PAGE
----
Bringing Baby Home
Dr. Kathleen Lalande, C. Psych. is excited to offer this workshop to Ottawa Couples who are
expecting a new baby or who have recently welcomed one into their lives. The workshop will
give couples the skills needed to encourage healthy, supportive family relationships as they
prepare for the transition to parenthood.
Couples will learn how to:
- Strengthen their relationship
- Effectively manage stress and conflict
- Recognize and respond to postpartum mood, anxiety, and adjustment issues and postpartum depression.
- Meet the emotional and psychological needs of the child
- Keep both parents involved in parenting
safeTALK is a three-hour training program developed by a multi-disciplinary team through LivingWorks, originally based out of Calgary, Alberta. Developed as an extension of the Applied Suicide Intervention Skills Training, safeTALK prepares helpers to identify persons with thoughts of suicide and connect them to suicide first aid resources. Most people with thoughts of suicide, either directly or indirectly, invite help to stay safe. Alert helpers know how to identify and work with these opportunities to help protect life. Throughout the training, videos illustrate both non-alert and alert responses. Discussion and practice stimulates learning.
The safeTALK program has been used across Canada as well as in the United States and Australia. Research into the effectiveness of safeTALK has shown its effectiveness within a variety of populations and community settings.
Braswell, W. J. (2011). Does safeTALK equip airmen to intervene when a fellow military member is having suicidal thoughts? [Thesis – Columbia International University, Columbia, SC].
Eynan, R. (2011). Preventing suicides in the Toronto Subway System: A program evaluation. [Thesis – University of Toronto, Toronto, Ontario].
Forward for Life & Common Unity. (2014). Suicide prevention training in Hertfordshire: An overview of delivery of the combined approach for suicide prevention implemented on behalf of Hertfordshire County Council Public Health Service 2014.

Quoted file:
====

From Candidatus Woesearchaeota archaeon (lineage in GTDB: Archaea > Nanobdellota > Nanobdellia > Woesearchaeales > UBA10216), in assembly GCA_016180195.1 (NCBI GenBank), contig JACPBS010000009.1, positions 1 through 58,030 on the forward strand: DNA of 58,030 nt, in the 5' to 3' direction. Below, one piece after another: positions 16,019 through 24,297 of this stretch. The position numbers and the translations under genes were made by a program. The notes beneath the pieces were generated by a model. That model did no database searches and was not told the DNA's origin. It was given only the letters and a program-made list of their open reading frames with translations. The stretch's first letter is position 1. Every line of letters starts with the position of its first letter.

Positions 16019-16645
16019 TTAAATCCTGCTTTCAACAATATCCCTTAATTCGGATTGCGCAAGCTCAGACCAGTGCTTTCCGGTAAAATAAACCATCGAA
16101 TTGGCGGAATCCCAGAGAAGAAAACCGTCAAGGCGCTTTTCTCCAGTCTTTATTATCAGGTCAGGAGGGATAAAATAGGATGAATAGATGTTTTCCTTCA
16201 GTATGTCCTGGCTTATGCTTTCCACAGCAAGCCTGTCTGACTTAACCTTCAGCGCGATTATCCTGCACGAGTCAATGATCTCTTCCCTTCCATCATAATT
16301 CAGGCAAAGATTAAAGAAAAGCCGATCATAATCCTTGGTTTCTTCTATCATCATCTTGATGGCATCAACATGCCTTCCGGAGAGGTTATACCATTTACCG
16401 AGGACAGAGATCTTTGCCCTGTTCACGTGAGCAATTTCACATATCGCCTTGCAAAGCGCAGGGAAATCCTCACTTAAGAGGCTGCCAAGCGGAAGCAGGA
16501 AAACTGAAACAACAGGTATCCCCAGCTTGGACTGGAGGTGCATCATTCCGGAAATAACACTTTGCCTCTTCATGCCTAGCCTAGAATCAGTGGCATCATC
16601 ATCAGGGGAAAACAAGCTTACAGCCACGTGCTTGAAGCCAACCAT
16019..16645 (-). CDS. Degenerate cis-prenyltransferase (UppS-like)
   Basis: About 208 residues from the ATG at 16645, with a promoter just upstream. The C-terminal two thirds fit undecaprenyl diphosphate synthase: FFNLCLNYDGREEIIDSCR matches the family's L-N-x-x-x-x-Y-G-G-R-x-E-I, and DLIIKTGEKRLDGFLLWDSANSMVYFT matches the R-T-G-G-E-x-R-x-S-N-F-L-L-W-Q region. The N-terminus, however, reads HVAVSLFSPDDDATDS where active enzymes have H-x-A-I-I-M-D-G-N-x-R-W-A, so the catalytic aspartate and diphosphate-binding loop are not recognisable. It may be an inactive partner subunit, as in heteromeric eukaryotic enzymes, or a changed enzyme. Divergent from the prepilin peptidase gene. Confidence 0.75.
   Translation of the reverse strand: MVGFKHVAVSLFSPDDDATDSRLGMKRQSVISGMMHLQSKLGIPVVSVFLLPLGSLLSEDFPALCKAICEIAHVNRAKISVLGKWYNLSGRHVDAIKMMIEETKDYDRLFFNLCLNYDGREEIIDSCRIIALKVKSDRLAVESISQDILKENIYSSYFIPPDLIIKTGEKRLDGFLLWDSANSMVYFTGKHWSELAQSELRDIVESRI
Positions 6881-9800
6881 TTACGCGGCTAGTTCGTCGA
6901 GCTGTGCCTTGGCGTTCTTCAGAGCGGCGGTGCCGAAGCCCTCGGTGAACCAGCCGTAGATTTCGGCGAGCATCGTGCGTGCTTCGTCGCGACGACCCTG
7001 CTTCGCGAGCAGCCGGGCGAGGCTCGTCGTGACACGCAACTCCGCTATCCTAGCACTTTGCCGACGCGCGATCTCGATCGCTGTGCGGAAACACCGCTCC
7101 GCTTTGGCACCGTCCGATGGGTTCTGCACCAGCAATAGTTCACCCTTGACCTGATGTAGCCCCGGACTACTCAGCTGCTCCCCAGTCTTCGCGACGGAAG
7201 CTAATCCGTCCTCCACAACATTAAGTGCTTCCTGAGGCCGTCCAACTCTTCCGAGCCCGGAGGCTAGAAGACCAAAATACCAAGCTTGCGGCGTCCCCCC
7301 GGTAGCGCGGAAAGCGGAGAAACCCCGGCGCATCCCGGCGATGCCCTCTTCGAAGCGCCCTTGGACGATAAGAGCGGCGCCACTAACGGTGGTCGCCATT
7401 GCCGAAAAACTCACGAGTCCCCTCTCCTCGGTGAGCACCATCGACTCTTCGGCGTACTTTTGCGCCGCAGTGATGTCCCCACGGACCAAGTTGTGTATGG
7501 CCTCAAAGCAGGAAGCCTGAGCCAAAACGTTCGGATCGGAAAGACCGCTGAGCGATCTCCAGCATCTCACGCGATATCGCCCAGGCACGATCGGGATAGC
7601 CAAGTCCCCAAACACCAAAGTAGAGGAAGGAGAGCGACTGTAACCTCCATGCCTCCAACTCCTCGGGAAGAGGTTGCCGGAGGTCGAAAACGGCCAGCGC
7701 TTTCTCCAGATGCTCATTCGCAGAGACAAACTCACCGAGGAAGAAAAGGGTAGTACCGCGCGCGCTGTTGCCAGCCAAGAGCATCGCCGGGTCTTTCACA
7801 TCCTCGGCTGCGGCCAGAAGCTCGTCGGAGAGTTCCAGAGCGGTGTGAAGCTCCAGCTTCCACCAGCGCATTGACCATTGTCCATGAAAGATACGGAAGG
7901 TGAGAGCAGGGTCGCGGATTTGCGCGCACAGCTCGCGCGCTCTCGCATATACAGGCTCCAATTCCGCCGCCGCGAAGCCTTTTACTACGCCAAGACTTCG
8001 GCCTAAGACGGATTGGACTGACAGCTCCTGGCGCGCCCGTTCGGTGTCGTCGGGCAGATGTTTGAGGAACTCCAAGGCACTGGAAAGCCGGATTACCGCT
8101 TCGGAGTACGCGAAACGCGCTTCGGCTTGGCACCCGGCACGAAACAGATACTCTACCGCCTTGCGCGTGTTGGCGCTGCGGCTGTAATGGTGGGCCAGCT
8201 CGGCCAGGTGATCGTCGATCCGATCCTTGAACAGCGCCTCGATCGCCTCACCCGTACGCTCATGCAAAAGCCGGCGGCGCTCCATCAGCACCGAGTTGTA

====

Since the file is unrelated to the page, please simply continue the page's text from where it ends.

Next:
Gullestrup, J., Lequertier, B., & Martin, G. (2011). MATES in construction: Impact of a multimodal, community-based program for suicide prevention in the construction industry. International Journal of Environmental Research and Public Health, 8, 4180-4196.
McLean, J., Schinkel, M., et al. (2007). Evaluation of the Scottish safeTALK pilot. Edinburgh, Scotland: Scottish Development Centre for Mental Health.
Mellanby, R., Hundson, N. P. H., et al. (2010). Evaluation of suicide awareness programmes delivered to veterinary undergraduates and academic staff. Veterinary Record, 167, 730-734.
FRIENDS for Life is an evidence based social skills and resilience building program developed by Dr. Paula Barrett in Australia. It has been recognized and endorsed by the World Heath Organization as an effective means to prevent anxiety for children aged 8-11. FRIENDS for Life has been shown in scientific studies to reduce anxiety, both in the short term and over time, and to provide participants with tools to cope in stressful and challenging situations across a number of settings and cultures:
In addition to anxiety treatment, FRIENDS for Life also helps to improve participants’ social and emotional skills, ability to focus, confidence, and the capacity to relax and regulate emotions.